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Hardening of the Arteries Linked to Air Pollution

Nino Kunzli MD, PhD; Frank Gilliland, MD, PhD; Duncan Thomas PhD, and John Peters, MD
Keck School of Medicine
University of Southern California
P30ES07048 and P01ES11627

Background: Thickening of the lining of the carotid artery is a marker of early hardening of the arteries or atherosclerosis. Arterial vessel wall changes occur during a presumably long lag phase characterized by a gradual thickening of the arterial lining; however, the clinical symptoms of heart disease often do not arise until the stage of advanced atherosclerosis. Previous research supported by NIEHS and conducted by this and other groups of investigators has shown associations between long-term exposure to air pollutants and heart disease. Oxidative stress leading to inflammatory responses has been proposed as one reason for the resulting disease. However, studies have not been performed investigating possible links between air pollution and the development of atherosclerosis which usually precedes many cardiovascular diseases. To address this issue, this team of scientists at the Keck School of Medicine at the University of Southern California reviewed data from a previous epidemiologic study on 798 people to investigate the association between atherosclerosis and long-term exposure to ambient particulate matter, a component of air pollution.

Advance: The arterial linings of the highest particulate matter exposed group were 12.1% thicker than the lowest exposed group. The associations between exposure and arterial lining thickening were stronger for older subjects, for women, for persons taking lipid-lowering medications, and for people who had never smoked. These differences translate into a 3-6% increase in the long-term risk for heart attack.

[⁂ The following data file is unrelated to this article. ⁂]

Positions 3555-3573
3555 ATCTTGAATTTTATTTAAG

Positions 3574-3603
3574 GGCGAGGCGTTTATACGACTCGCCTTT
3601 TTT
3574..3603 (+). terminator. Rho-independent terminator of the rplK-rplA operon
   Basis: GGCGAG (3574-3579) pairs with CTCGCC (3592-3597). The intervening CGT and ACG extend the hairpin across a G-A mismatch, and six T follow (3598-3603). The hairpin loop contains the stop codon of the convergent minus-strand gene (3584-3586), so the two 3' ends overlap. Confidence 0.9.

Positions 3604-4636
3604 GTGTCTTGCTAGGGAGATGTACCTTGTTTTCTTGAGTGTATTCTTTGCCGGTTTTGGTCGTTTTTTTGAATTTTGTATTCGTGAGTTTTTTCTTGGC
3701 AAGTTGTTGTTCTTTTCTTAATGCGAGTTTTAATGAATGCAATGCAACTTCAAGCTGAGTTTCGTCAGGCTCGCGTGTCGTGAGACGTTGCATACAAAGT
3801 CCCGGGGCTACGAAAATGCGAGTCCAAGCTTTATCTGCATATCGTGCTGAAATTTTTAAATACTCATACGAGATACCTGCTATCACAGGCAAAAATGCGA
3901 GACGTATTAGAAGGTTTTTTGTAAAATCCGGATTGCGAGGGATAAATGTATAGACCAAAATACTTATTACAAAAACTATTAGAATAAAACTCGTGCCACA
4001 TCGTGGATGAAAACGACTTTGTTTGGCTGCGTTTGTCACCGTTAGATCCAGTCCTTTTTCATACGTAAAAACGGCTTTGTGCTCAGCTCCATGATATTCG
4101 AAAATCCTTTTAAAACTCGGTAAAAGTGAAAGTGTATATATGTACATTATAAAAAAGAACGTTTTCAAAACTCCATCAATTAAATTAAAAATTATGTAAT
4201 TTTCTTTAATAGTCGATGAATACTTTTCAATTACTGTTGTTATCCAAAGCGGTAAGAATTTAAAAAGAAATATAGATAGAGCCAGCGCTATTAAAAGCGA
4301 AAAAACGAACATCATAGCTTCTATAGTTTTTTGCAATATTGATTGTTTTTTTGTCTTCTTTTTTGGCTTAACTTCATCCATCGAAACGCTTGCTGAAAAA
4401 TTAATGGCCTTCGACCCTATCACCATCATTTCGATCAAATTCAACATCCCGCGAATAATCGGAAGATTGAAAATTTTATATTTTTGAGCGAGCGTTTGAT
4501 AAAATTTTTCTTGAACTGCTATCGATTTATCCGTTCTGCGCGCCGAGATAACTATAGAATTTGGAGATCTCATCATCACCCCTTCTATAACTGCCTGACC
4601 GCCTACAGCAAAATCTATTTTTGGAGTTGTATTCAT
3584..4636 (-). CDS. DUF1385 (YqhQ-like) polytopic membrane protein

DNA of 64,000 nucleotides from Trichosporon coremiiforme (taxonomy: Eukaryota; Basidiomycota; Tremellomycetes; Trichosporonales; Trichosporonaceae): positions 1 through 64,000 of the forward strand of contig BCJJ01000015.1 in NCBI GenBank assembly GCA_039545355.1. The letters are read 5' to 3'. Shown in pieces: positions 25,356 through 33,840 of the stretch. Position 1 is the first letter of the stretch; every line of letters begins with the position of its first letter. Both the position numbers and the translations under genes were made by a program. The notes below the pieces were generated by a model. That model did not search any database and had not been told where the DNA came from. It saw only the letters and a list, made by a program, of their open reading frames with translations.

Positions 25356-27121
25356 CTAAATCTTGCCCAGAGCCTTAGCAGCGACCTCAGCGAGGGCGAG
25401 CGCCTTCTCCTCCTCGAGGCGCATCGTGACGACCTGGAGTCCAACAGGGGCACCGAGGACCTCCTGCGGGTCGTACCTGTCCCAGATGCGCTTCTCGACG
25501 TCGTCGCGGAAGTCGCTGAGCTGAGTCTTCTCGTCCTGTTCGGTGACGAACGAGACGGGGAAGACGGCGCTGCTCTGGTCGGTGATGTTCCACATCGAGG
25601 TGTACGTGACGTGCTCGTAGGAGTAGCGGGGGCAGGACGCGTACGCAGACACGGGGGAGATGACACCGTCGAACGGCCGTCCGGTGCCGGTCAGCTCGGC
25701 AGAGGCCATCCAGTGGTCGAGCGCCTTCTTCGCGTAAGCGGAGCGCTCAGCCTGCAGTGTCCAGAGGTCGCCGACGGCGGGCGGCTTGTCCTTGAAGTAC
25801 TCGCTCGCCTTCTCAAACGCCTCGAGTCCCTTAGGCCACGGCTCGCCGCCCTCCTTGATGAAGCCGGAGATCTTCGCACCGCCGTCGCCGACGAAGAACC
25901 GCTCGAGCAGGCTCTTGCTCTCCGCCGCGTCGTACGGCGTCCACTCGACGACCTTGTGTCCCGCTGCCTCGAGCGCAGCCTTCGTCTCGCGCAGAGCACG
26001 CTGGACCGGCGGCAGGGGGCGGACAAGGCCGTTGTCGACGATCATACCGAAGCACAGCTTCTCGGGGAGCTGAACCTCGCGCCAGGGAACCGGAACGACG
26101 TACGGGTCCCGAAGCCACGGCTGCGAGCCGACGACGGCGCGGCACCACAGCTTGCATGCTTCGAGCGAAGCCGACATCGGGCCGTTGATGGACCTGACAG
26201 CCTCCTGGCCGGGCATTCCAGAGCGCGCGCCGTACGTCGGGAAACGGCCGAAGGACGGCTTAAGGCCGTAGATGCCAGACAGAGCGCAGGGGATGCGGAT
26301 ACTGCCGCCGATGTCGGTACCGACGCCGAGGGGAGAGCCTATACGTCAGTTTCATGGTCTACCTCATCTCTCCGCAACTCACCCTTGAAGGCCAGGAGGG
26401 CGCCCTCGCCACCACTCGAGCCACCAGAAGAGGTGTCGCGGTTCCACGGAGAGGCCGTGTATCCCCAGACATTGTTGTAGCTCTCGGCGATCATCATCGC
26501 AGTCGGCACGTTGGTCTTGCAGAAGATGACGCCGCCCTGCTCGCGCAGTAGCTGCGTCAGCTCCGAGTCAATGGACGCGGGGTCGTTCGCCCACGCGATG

Implications: This study presents the first evidence for an association between exposure to ambient air pollution and the development of arterial changes that lead to atherosclerosis. Because atherosclerosis is a complex disease, it would be premature to say that particulate matter and its constituents are the cause of the disease. However, given that heart disease is the leading cause of death in the United States, if these findings are confirmed, they may prove to be of high public health importance.

Citation: Kunzli N, Jerrett M, Mack WJ, Beckerman B, LaBree L, Gilliland F, Thomas D, Peters J, Hodis HN. Ambient Air Pollution and Atherosclerosis in Los Angeles. Environmental Health Perspectives; doi:10.1289/ehp.7523. Online 22 November 2004. Department of Health & Human Services National Institutes of Health
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Last Reviewed: September 18, 2007